LOS ANGELES is poised today to record its fourth year in a row with below normal rainfall, reports the Los Angeles Times. From July 1 of last year to June 30—the period designated the “rain year”—only about 9 inches fell, compared with the average of just over 15 inches.
For the full story, click here.
FURTHER to last week’s 6-3 Supreme Court Decision in Coeur Alaska, Inc v. Southeast Alaska Conservation Council et al, the Center for Law, Energy and the Environment (CLEE) at UC Berkeley will be holding a live Webcast Tuesday June 30, 10-11.30am Pacific Time discussing the environmental record of the concluding Supreme Court term.
Panelists include CLEE executive director Richard Frank and Berkeley professors Dan Farber and Holly Doremus, and assistant professor Eric Biber.
The cases under discussion will include Winter v. Natural Resources Defense Council (environmental organizations’ challenge to the U.S. Navy’s active sonar testing program); Summers v. Earth Island Institute (environmental groups seeking to block the sale of timber from fire-damaged federal lands in California); Entergy Corp. v. Riverkeeper (environmentalists challenging the EPA’s use of cost-benefit analysis for power plant projects); Burlington Northern v. United States (federal government trying a case under Superfund law that would …
FOR THOSE wondering about whether there is recourse to the Supreme Court’s Coeur Alaska ruling last Monday, there is.
The decision, which by a 6-3 vote upheld the legality of dumping gold mine waste into Lower Slate Lake in Alaska’s Tongass National Forest, “can be undone in one of two ways,” said Ed Hopkins, Director of Sierra Club Environmental Quality Program. “One is the Obama administration could issue a rule-making and overturn a rule that the Bush administration did in 2002, which essentially created this problem. Or Congress can pass the the Clean Water Protection Act, which would also overturn the 2002 Bush administration rule.”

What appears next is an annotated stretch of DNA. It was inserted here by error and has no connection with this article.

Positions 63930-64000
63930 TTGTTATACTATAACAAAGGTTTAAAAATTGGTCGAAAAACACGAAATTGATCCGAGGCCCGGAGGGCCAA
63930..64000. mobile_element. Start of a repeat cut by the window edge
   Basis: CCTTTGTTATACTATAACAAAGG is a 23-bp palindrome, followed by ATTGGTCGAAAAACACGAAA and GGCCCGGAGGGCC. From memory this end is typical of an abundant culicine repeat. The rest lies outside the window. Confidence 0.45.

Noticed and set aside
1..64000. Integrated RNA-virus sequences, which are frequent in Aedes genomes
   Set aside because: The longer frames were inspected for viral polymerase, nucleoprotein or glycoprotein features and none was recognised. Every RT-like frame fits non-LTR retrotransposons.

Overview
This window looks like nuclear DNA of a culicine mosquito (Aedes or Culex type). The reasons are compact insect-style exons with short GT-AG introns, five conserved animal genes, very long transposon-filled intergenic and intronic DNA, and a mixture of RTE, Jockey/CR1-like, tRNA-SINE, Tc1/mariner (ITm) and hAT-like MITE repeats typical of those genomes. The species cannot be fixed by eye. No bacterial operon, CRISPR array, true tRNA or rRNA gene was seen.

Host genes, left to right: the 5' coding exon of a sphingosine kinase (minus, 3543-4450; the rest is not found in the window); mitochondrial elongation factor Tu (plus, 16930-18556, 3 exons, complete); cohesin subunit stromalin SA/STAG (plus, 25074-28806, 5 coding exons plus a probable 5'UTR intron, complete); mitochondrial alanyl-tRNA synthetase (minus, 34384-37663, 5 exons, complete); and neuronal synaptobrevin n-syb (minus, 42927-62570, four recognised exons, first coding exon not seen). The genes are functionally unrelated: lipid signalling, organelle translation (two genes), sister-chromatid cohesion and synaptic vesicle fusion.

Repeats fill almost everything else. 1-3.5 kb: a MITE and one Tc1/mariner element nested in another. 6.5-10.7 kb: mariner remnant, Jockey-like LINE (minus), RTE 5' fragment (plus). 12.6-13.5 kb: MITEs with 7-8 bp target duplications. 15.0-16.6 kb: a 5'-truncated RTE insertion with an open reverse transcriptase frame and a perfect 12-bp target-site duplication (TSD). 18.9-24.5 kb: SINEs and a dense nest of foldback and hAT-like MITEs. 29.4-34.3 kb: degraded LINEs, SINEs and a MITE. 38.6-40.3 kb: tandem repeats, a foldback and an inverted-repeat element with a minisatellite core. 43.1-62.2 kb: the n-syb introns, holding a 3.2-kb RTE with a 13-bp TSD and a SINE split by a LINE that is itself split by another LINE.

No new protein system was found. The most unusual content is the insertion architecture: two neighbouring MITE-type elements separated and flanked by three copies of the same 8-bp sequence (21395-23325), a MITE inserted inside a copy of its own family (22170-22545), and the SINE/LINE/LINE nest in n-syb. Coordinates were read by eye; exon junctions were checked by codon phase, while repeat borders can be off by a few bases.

The Clean Water Protection Act would return the definition of “fill” to its original meaning (ie: not including pollutants), but it has been stymied in the past by advocates of mountain top …
ON MARCH 1, 2009, NASA’s Landsat 5 satellite turned 25. NASA marked the occasion by publishing these photographs of Las Vegas photographed from space over a quarter of a century. The growth caught from above is sustained by an unyielding search for new water in the Mojave Desert below. This posting connects the NASA photos to that search for water.
In 1984, Greater Las Vegas had exhausted its local groundwater, but grew by finally exploiting an allocation from the Colorado River and the nearby reservoir, Lake Mead.
By 1989, (see photo below), it was clear that Las Vegas was outgrowing its Colorado River allocation and the Las Vegas Valley Water District applied for half of the legally available groundwater in the state of Nevada. The plan was to build hundreds of miles of pipeline north to tap the Great Basin Carbonate Aquifer. Using these as yet unapproved but powerfully enticing …
- “There are lots of ways to lose an audience with a discussion of global warming, and new ones, it seems are being discovered all the time.” From “The Catastrophist,” Elizabeth Kolbert’s New Yorker profile of NASA scientist James Hansen
- “Eli Raz was peering into a narrow hole in the Dead Sea shore when the earth opened up and swallowed him.” AP / Denver Post on Dead Sea sinkholes
- Water seeping through Howard Hanson Dam is picking up speed … the Army Corps of Engineers doesn’t know why. Seattle Times
- “The Sacramento politicians are at it again. They’re back to try and take your water softener away.” Savemysoftener.com ad aimed at scuttling California Assembly Bill 1366.
- “It’s hyperbole. Clearly, it’s a very reckless and irresponsible attempt to engender fear…” Assemblyman Mike Feuer (D-Los Angeles), author of AB 1366, Los Angeles Times.
- “We cannot put off the future.” Nancy Pelosi taking